- Miles Hedley
WOMEN’S HISTORY MONTH at Royal Museums Greenwich
Award-winning writers, historians and broadcasters feature in a dynamic schedule of online talks, workshops, stories and performances to celebrate Women’s History Month at Royal Museums Greenwich in March.
The scintillating line-up includes Joy C. Mitchell, one of the writers of hit TV costume drama Bridgerton, The Harlot’s Handbook author Hallie Rubenhold and Anne Chambers, whose books include the biography of 16th century pirate queen Grace O’Malley.
Between them they will reveal how our history is lit up by extraordinary women who blazed their own trails in a rigidly patriarchal society, defied gender expectations in their quests for personal freedom and continue to inspire women and artists today.
The month’s flagship event – at 7pm on the 4th – is entitled From Harlots To Bridgerton: Women Writing Historical Fiction For Television and features Rubenhold and Mitchell discussing their groundbreaking small-screen dramas and how to create the right balance between feminist storytelling and historical accuracy.
Mitchell will talk about working on the Netflix smash Bridgerton, part of which was filmed at The Queen’s House (above), whilst historian Rubenhold will speak about her books The Harlot’s Handbook, The Scandalous Lady W and the prize-winning The Five: The Untold Lives Of The Women Killed By Jack The Ripper.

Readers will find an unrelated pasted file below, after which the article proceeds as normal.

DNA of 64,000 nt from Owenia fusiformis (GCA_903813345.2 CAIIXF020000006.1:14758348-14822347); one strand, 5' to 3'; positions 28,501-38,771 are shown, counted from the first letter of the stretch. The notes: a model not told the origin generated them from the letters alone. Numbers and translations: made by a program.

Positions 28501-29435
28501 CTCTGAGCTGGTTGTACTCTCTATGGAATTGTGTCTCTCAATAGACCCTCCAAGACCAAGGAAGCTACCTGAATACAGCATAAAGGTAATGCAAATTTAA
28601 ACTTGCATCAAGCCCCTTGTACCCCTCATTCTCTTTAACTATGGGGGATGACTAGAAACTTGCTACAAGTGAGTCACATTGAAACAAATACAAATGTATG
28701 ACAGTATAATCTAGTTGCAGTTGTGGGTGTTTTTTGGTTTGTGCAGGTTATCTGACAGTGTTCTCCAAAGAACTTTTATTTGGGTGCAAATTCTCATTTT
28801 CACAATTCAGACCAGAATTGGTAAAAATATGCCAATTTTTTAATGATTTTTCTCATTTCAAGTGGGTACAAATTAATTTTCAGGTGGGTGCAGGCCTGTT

Three other events, all free, take rebel women as their theme. The first, on March 2, looks at the lives and legacies of notorious 17th century pirates Anne Bonny and Mary Read. Their astonishing lives are put under the spotlight by Hell Cats author Carina Rodney, artist Amanda Cotton – who has sculpted the pair – and Jo Cummins, Máiréad Ní Chróinín and Grace Kiely of Irish theatre company Moonfish. The evening includes a live performance of Moonfish’s play about Bonny and Read.
A week later on the 9th Pirate Queen/Breaking The Rules examines the achievements of and prejudices against women who go to war. This fascinating free event zooms in on maritime legend Grace O’Malley, whose exploits we know about today only through a male filter, and features best-selling Anne Chambers, author of Grace O’Malley: The Biography Of Ireland’s Pirate Queen 1530-1603, and Dr Julie Wheelwright, who offers a comprehensive overview of the subject in Sisters In Arms: Women Warriors From Antiquity To The New Millennium.
The triptych is completed on the 15th by Women Of Pirate Radio, in which Resonance FM host Debbie Golt chairs a discussion with Kiss FM producer Angie Dee and veteran London DJ Carmella Obinyan about the broadcast revolution inspired by the likes of Radio Caroline in the 1960s.
And throughout the month, families can find out more about these remarkable women through online storytelling and craft workshops. Full details of all the events at www.rmg.co.uk